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Values & Ethics in Social Work

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Adrianne Keeney

on 18 April 2014

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Transcript of Values & Ethics in Social Work

Values & Ethics in Social Work
Functions of Values
Instrumental Values:
Guides how we should or should not behave
- moral & ethical guidelines

Terminal Values:
Reflects what we want to accomplish
-desire for social justice

Values lead us to thoughtful decisions- not just emotional based
Why Values are Difficult
Ingrained in who we are as individuals
People may be forced to chose between values that are in conflict with each other (value conflict)
Values can be abstract
Values can change over time
Place of values in Social Work
Values Clarification
influence on goals and decisions
Value Choices
may not always be in congruence with client
Value Suspension
"Learning to suspend one's values to keep the focus of helping on the client...is an important, yet difficult task for every social worker"
Social Values in U.S. Society
Ethical Dilemmas
1. 13 yr. old student, Betty, has unprotected sex for the first time and is worried she could be pregnant. She doesn't know her options, can't ask her overly religious mom, and has no one else to turn to. What you can tell her is very limited per school policy and she wants you to go with her to the clinic, but that too would violate school policy. She has no idea how to get there or what to do while there. What do you do?
1. Judaism & Christianity- inherent worth of all
2. Democratic Ideals- "life, liberty.."
3. Puritan ethic- character is everything
4. Social Darwinism- survival of the fittest
Social workers have to learn how to navigate through these value systems in order to assist clients (mediate)
Values held by Social Workers
1. Commitment to the primary importance of the individual in society
2. Commitment to social change to meet socially recognized needs
Social Work Values Continued:
3. Commitment to social justice and the economic, physical, and mental well being of society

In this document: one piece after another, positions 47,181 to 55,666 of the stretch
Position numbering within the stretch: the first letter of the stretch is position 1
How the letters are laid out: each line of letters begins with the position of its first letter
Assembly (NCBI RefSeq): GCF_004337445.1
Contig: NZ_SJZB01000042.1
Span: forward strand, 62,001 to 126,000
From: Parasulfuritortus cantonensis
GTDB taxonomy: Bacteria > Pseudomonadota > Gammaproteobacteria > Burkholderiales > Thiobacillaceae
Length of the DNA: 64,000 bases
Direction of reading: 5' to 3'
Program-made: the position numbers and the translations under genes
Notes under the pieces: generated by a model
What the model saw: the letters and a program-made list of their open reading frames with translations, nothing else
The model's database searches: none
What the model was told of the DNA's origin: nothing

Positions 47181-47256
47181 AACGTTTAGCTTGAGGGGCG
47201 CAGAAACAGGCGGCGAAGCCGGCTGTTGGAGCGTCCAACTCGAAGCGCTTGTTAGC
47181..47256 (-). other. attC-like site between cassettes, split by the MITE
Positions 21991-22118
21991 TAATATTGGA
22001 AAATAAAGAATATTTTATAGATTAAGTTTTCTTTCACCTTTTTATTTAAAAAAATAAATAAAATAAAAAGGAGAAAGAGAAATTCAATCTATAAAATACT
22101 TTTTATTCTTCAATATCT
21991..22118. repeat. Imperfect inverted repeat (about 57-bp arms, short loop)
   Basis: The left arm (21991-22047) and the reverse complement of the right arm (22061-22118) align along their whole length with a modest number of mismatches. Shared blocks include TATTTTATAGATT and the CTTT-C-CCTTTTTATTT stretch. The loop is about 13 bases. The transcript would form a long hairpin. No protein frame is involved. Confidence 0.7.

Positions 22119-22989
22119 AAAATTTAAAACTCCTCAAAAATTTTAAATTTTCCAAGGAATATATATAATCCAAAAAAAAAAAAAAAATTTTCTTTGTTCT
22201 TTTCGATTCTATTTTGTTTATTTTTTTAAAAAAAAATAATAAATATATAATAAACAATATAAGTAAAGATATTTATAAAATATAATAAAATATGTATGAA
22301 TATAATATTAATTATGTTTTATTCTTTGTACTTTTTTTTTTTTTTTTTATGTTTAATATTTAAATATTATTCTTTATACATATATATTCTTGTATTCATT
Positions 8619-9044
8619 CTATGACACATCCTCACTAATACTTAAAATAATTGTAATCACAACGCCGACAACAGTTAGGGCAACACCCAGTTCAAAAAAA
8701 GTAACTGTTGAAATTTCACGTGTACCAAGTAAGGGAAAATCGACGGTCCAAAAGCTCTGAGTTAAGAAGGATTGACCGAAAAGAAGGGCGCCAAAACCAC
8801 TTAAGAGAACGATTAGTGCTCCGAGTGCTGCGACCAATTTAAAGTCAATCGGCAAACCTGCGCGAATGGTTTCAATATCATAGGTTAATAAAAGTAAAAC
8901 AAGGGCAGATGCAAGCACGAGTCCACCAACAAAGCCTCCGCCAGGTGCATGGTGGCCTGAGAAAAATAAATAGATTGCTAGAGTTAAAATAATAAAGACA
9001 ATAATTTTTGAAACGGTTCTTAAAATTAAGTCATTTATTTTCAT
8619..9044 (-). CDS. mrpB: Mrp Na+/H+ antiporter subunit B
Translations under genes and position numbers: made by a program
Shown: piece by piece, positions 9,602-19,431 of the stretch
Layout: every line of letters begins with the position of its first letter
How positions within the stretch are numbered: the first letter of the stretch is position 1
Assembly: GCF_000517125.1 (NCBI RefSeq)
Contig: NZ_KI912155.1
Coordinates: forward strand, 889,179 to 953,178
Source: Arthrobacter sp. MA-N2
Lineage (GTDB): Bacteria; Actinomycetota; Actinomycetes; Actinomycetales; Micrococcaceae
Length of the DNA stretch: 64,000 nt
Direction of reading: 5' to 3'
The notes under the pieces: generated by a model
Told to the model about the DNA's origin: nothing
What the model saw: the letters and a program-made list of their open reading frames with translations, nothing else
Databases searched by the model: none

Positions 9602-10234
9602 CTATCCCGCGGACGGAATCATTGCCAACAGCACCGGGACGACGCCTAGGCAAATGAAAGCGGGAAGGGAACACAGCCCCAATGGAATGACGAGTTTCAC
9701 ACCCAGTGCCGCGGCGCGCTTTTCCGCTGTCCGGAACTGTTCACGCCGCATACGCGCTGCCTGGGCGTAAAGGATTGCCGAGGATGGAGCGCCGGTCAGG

4. Respect and appreciate for individual & group differences
5. Commitment to developing clients' ability to help themselves
Social Work Values Continued:
6. Willingness to transmit knowledge & skills to others
7. Willingness to keep personal feelings & needs separate from professional relationships
Social Work Values Continued:
8. Respect for the confidentiality of relationship with clients.
9. Willingness to persist in efforts on behalf of clients despite frustration
10. Commitment to high standard of personal & professional conduct
2. Matt is a 38 yr. old male patient with a life sentence on a secure psych ward. Hospital policy is you can knock on the patients door twice, then open the door. You go get him for group, following this policy. You open the door and he is "using" pornographic material, which explicit material is considered "contraband" per ward policy. Violations like this could make him loose several privlidges & as long as you have worked there, he has been a model patient. What do you do?
3. You work at a non-profit agency that grants wishes to children who have a life threatening illness. Your new referral, Andrew, is a boy who is non-verbal and unable to regulate his own body temp. On the "wish visit" you meet the family and hear the child's 3 wishes. All the wishes that the family said he wanted were lavish trips/vacations. While there, you notice that the family has no central heating/cooling system which only allows Andrew to be in 1 or 2 rooms at most in the entire house. After the visit, you are to recommend which wish to complete to the agency director. The agency values treating the whole family opposed to the one child, as a sick child is a family issue, not an individual issue. What wish do you recommend to be granted?
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